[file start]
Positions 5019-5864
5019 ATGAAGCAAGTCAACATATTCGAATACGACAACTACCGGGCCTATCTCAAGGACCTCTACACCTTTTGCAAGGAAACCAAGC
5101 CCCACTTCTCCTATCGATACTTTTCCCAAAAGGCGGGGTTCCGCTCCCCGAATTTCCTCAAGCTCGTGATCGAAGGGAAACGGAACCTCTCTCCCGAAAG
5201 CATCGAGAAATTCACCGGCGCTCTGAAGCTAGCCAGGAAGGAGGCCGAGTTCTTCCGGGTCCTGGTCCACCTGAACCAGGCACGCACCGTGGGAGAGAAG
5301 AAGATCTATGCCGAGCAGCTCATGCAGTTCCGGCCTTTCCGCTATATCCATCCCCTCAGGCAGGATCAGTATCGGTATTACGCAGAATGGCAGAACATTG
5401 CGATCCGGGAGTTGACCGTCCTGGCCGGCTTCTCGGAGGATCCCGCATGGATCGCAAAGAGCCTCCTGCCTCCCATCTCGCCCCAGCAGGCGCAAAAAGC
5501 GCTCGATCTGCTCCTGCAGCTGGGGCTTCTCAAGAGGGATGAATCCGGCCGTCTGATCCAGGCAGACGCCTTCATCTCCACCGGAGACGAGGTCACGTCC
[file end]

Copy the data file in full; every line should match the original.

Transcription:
Positions 5019-5864
5019 ATGAAGCAAGTCAACATATTCGAATACGACAACTACCGGGCCTATCTCAAGGACCTCTACACCTTTTGCAAGGAAACCAAGC
5101 CCCACTTCTCCTATCGATACTTTTCCCAAAAGGCGGGGTTCCGCTCCCCGAATTTCCTCAAGCTCGTGATCGAAGGGAAACGGAACCTCTCTCCCGAAAG
5201 CATCGAGAAATTCACCGGCGCTCTGAAGCTAGCCAGGAAGGAGGCCGAGTTCTTCCGGGTCCTGGTCCACCTGAACCAGGCACGCACCGTGGGAGAGAAG
5301 AAGATCTATGCCGAGCAGCTCATGCAGTTCCGGCCTTTCCGCTATATCCATCCCCTCAGGCAGGATCAGTATCGGTATTACGCAGAATGGCAGAACATTG
5401 CGATCCGGGAGTTGACCGTCCTGGCCGGCTTCTCGGAGGATCCCGCATGGATCGCAAAGAGCCTCCTGCCTCCCATCTCGCCCCAGCAGGCGCAAAAAGC
5501 GCTCGATCTGCTCCTGCAGCTGGGGCTTCTCAAGAGGGATGAATCCGGCCGTCTGATCCAGGCAGACGCCTTCATCTCCACCGGAGACGAGGTCACGTCC